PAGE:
• planning local fuels treatment and restoration projects in coordination with federal, state, and local governments; and
  • monitoring and evaluation.

Community wildfire protection plans can draw on our national Firewise Communities program, a partnership for helping homeowners keep their homes and properties safe from catastrophic wildfires.


Need for Global Partnerships

As fire seasons grow in the United States, we are increasingly relying on our global partners for support—and they are relying on us as well. The U.S. Congress has passed a law allowing the U.S. government to request emergency assistance from foreign fire agencies, even without a prior agreement. This arrangement will let us draw on Australian, Canadian, and other foreign suppression resources during critical fire seasons.


All sides benefit. This year, the United States sent three burned area emergency rehabilitation teams, a 20-person hand crew, and 15 fire specialists to Australia. We also sent an incident management team and 20 smokejumpers to Canada to help fight fires in British Columbia.


Last year, we had a fire siege in northern California, and we got help from almost four dozen Australian fire operations specialists. In 2006, when fires blew up in our western states, Canada sent us 10 crews along with 11 smokejumpers and 59 overhead personnel … and Australia and New Zealand sent us 115 fire specialists and management personnel.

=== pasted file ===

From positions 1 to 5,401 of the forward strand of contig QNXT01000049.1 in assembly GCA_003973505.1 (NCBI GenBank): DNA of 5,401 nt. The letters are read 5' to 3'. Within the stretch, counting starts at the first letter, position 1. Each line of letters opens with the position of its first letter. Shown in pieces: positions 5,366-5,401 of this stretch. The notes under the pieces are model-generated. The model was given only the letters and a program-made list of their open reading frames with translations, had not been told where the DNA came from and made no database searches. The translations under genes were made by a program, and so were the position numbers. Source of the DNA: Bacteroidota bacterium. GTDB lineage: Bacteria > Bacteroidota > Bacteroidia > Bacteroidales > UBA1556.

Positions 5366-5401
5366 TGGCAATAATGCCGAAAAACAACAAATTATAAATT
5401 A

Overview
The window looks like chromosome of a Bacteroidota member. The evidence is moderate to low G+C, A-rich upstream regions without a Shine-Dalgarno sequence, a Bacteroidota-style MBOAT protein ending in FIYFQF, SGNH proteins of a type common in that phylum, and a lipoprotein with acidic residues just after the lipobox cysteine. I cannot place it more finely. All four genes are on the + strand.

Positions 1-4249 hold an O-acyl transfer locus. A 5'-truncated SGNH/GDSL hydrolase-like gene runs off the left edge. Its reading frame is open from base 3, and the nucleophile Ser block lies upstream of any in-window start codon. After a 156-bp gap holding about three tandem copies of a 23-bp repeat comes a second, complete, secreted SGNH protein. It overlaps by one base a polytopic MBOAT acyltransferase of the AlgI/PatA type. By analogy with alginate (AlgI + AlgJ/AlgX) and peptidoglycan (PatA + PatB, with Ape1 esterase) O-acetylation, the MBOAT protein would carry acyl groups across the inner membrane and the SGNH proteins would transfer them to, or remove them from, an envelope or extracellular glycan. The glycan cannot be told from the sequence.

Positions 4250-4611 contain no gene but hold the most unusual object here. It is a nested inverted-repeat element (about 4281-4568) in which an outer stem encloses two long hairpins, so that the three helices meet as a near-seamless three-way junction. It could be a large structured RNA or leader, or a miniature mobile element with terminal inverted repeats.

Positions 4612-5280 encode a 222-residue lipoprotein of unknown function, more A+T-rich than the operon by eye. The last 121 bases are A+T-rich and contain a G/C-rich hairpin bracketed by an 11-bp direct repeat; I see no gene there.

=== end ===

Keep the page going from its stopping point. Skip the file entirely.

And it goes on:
I could go on, but you get the idea. We started exchanging suppression resources in 2000, when we had our biggest fire season in 50 years. That year, we got help from over 500 firefighters from around the world.


I remember the 2000 fire season well. We learned that we’re in a whole new era when it comes to fire. We had huge blowups like the Valley Complex in Montana, which burned 120,000 hectares … the Eastern Idaho Complex, burning 77,000 hectares … and the Command 24 in Washington state, burning 65,000 hectares. Few of us had ever seen anything like it.


We remain deeply grateful for all the support we got from other countries that year … and in the years that followed. We are firmly committed to continuing and strengthening those global partnerships, especially in this new era we are in, this era of megafires and growing fire seasons, this era of climate change. No one of us can succeed alone. In the century to come, success in managing wildfire will depend on building partnerships on a global scale.


Thank you.

 

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US Forest Service
Last modified March 29, 2013